University at Buffalo
The paradigm shift from analogue to digital culture should be acknowledged as a defining aspect of postmodernism. A complex dynamics of incommensurability arises in periods of technological overlap. In the Kuhnian model the new paradigm supplants the practices and forms of the old and renders them obsolete. But a model of remediation suggests that all new media refashion and sublimate old media. The incommensurability of print and digital media incites creativity in—and thus disturbs, but does not eradicate—the older, established forms of literature. Modulations in the form of the novel—the concept of what a “novel” might consist of, how its structure as a bound codex might be manipulated—are provoked by the introduction of digital media. While photography did not supplant painting in the nineteenth century, its capacity for documentary detail compelled the artist to reexamine the conventions of mimesis, challenge the genteel rules of subject matter and foreground the painterly medium of color and light. In the twentieth century broadcast television arises as literary fiction’s dominant technological other. And yet TV’s one-to-many delivery of infotainment to a passive audience instigated an interactive, plural and multimodal print fiction. The disturbing presence of broadcast and digital media has not made the novel disappear; rather, new media has made the most compelling fictions those that generate associative logic instead of the causal sequence of plot, parallel processing instead of serial in discourse, and multimodal design instead of the block print page. The reader’s apprehension of the textual condition displaces the conduit metaphor of communication; reflexivity in the narrative dispels absorption in the text-world.
Memories of My Father Watching TV
During the seminar, we’ll alternate between readings of postmodern novelists who provocatively engage with the terms and conditions of information culture and theorists who invoke the surfeit of information and the hyperconnectivity that characterizes broadcast and digital media. We’ll begin with writers who question the antagonistic relationship between literary fiction and television as the dominant mass media in the postwar period, including David Foster Wallace’s “E Unibus Pluram: Television and U.S. Fiction” (1993) and “My Appearance” (1989); and Curtis White’s Memories of My Father Watching TV (1998). Next we’ll survey the advent of virtual reality (VR) in a selection of cyberpunk fiction including: Neal Stephenson’s Snow Crash, which features a Hiro Protagonist whose digital avatar pursues a virus capable of infecting the cerebral cortex; Pat Cadigan’s Synners (1991), in which the map of the mind becomes the territory of real space; and William Gibson’s Pattern Recognition (2003), which delves into the post-Cold War world of multinational corporate communications. Richard Powers’s Plowing the Dark (2000) switches between narratives that correlate the sensory deprivation of a hostage in an empty room in Beirut and the efforts of a Seattle-based group to project a virtual reality on the blank walls of “the Cavern.” We’ll finish with the Avant-Pop movement that splices the corruscations and convergences of the avant-garde and popular media culture in work by Larry McCaffery, Mark Leyner, Kathy Acker and Samuel R. Delany.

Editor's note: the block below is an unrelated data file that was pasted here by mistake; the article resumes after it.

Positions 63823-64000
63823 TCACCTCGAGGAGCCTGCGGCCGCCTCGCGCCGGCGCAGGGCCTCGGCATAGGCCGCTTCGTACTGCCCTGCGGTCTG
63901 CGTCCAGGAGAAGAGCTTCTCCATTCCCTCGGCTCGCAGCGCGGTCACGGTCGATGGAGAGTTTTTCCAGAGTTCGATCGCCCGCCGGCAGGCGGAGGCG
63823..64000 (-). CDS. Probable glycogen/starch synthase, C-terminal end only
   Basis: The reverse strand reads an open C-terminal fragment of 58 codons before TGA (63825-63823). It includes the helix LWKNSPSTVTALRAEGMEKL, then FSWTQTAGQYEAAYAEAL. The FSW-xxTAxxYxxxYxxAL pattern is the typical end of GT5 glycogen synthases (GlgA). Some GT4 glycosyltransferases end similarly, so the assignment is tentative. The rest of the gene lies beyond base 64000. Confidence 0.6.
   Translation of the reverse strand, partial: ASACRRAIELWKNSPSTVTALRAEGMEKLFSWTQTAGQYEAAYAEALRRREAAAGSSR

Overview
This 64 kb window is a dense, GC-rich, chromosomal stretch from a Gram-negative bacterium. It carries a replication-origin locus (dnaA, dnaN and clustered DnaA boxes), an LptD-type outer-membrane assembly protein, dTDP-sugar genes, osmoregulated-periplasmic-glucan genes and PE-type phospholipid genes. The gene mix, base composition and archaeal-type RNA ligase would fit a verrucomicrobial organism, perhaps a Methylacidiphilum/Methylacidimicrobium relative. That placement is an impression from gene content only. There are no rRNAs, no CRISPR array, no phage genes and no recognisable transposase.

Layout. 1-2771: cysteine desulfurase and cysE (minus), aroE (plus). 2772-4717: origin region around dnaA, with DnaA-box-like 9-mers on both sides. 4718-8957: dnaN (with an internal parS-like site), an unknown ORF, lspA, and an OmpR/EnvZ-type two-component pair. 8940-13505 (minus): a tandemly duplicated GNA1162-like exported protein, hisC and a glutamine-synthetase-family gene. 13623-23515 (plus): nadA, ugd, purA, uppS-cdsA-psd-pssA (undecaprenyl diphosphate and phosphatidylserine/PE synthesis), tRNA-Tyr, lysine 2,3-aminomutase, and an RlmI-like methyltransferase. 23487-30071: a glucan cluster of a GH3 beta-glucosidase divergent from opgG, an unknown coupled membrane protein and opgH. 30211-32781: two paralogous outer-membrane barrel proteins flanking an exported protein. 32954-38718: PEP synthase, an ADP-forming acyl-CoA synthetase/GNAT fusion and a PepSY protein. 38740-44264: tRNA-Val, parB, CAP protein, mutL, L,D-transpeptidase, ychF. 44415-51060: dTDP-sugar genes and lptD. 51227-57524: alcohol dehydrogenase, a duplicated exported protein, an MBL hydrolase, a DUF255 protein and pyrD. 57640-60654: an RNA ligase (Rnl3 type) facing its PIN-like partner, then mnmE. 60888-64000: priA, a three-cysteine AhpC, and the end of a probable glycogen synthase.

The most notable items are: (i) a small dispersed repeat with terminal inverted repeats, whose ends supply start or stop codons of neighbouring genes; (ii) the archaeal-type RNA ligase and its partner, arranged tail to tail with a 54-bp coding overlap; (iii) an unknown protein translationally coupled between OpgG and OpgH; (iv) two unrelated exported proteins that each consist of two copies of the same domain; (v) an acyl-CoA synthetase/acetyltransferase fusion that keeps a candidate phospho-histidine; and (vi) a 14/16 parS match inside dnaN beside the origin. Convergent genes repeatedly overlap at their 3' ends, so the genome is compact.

Our fiction readings will be informed by excerpts from a variety of critical and theoretical texts on information culture, virtual reality and digital media, including: Espen Aarseth, Cybertext: Perspective on Ergodic Literature; Sven Birkerts, The Gutenberg Elegies; Jay Bolter and Richard Grusin, Remediation: Understanding New Media; David Ciccoricco, Reading Network Fiction; Joseph Conte, Design & Debris: A Chaotics of Postmodern American Fiction; Jane Yellowlees Douglas, The End of Books; Peter Freese and Charles B. Harris, ed. The Holodeck in the Garden: Science and Technology in Contemporary American Fiction; Donna Haraway, “A Cyborg Manifesto: Science, Technology, and Socialist-Feminism in the Late Twentieth Century”; N. Katherine Hayles, My Mother was a Computer: Digital Subjects and Literary Texts; Friedrich Kittler, Gramophone, Film, Typewriter; Michael Joyce, Of Two Minds: Hypertext Pedagogy and Poetics; George Landow, Hypertext 2.0: The Convergence of Contemporary Critical Theory and Technology; Janet Murray, Hamlet on the Holodeck: The Future of Narrative in Cyberspace; William Paulson, The Noise of Culture: Literary Texts in a World of Information; Mark Poster, What’s the Matter with the Internet?; Joseph Tabbi, Cognitive Fictions; and Paul Virilio, The Information Bomb.